“Disinformation is a terrible threat. It concerns not only those who are poorly educated or not well versed in politics. In fact, everybody is under attack,” says Alexander Starikevich, editor-in-chief of the Belarusian ‘Solidarity’ internet portal.

    Critical thought ambassadors against fake news

    The news agenda in our digital world changes so fast that people simply do not have time for deep analysis of events. That’s why fakes and manipulation are often perceived as real news. Different media, organisations dedicated to exposing fakes, as well as volunteers, are all working on deconstructing fake narratives.

    “But this work should not be limited to a small group of people. The whole of society should benefit from it. We must educate it,” says Samvel Martirosyan.

    Young people are effective helpers in the fight against disinformation. This is the opinion of Anina Tepnadze, director of the Georgian online media platform On.ge.

    In her view, young people know more about disinformation and they are more sceptical. Therefore, they can teach their parents and neighbours how to consume information properly.

    “But to engage young people, they should receive a clear message that it is really important, that this is not only ‘their problem’, but an issue for everyone. Then young people can be good ambassadors of truth,” says Tepnadze.

    In the view of Alexander Starikevich, to prevent people from believing disinformation, we need to start teaching critical thinking from nursery-school age.

    He points out that it is difficult to work with people who have already formed their worldview. “Their reaction is frequently ‘Why are you lecturing me? I understand everything myself.’ But there will always be a part of the audience that is open to explaining, and you need to work with them,” says Starikevich.

    There are, however, more radical methods of fighting disinformation – for example, using legislation. Saadat Mammadova, head of the news department of the Azerbaijani CBC television channel, believes that it is necessary to adopt international legislation or a charter to solve the problem of fake news.

    “Fake News is turning into a national security issue, a tool that can destabilise the world, and it's time to consider it in the security context,” stresses Mammadova.

    Bloggers against disinformation

    The growing popularity of social networks has led to the emergence of bloggers as competitors to the traditional media. These bloggers gather large audiences. Bloggers can be good helpers in countering disinformation.

    Samvel Martirosyan believes that “people often trust bloggers more than traditional sources of information. Given this degree of trust, opinion leaders can jointly stop waves of disinformation and rumours.”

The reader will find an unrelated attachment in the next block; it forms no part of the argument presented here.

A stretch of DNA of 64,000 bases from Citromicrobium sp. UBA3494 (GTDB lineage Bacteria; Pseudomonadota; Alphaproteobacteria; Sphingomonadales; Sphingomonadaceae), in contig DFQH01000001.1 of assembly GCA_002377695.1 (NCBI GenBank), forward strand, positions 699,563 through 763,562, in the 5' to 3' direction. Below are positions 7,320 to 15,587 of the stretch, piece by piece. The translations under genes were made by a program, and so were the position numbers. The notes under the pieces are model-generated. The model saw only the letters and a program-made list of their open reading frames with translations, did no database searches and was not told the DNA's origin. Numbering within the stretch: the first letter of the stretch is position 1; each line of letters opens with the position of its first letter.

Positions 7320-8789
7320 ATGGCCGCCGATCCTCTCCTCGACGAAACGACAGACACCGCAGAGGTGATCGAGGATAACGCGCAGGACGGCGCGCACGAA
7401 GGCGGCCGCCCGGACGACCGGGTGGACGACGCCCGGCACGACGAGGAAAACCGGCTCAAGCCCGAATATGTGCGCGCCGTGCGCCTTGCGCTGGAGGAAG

The popular vlogger from Moldova, Dorin Galben, believes that social networks have become a “nest” of fake news that needs to be unmasked. “Our role [as bloggers] is to reach out to as many people as possible, inform them about the phenomenon of fake news and the impact that ‘fake news’ can have on the future of the country and its citizens,” he adds.

    Azerbaijani blogger Seymur Kazimov also speaks about the responsibility of opinion leaders. He believes bloggers should deconstruct fakes and disinformation, and counter them publicly.

    “Bloggers need to publicly highlight examples of fake publications of friends or acquaintances, or people they follow. Specific examples always work better than theory,” says Anton Motolko, who is a blogger and civic activist from Belarus. “The first and most important thing is not to become a source of fake distribution ourselves. There is a golden rule here: if you suspect it is a fake, don’t publish it,” he adds.

    Georgian TV presenter and blogger Zura Balanchivadze advises to look carefully at the headlines. This frequently helps determine if a particular piece is a lie. “Fake news often has sensationalist headlines or features strong exaggeration. Also, analyse those sites where you see dubious information – ask what type of content these resources usually publish,” adds the blogger.

    “Blatant lies are easy to spot. But half-truths or manipulation of facts are harder to discern. Consult with experts in different fields. Learn to distinguish facts from subjective opinions. Do not take everything at face value. Always doubt, think and ask questions,” advises Roman Vintoniv, TV presenter and vlogger from Ukraine.

     

    How to spot fake news

    We asked journalists and bloggers from Armenia, Azerbaijan, Georgia, Belarus, Moldova, and Ukraine to share advice on how not to become a victim of disinformation. From their answers we have compiled a list of rules that will help us not to fall victim to manipulation.

     

    ü  Always check several sources of information. These can be the media, social networks, or experts. But several sources are a must.

     

    ü  You should not rely on information from little-known websites. Look for the same information on trusted, serious and professional news websites.

     

    ü  Fake news often comes either from newly-created social media accounts which are thin on content, or from accounts that are imitating well-known news media but on closer inspection are fake.

     

    ü  If you are unsure of the information, do not spread it. This will help you avoid becoming a polluter of information flow.

     

    ü  Trust yourself, tune in to your common sense. It’s difficult to manipulate a thinking person.

     

    Author: Viktor Kischak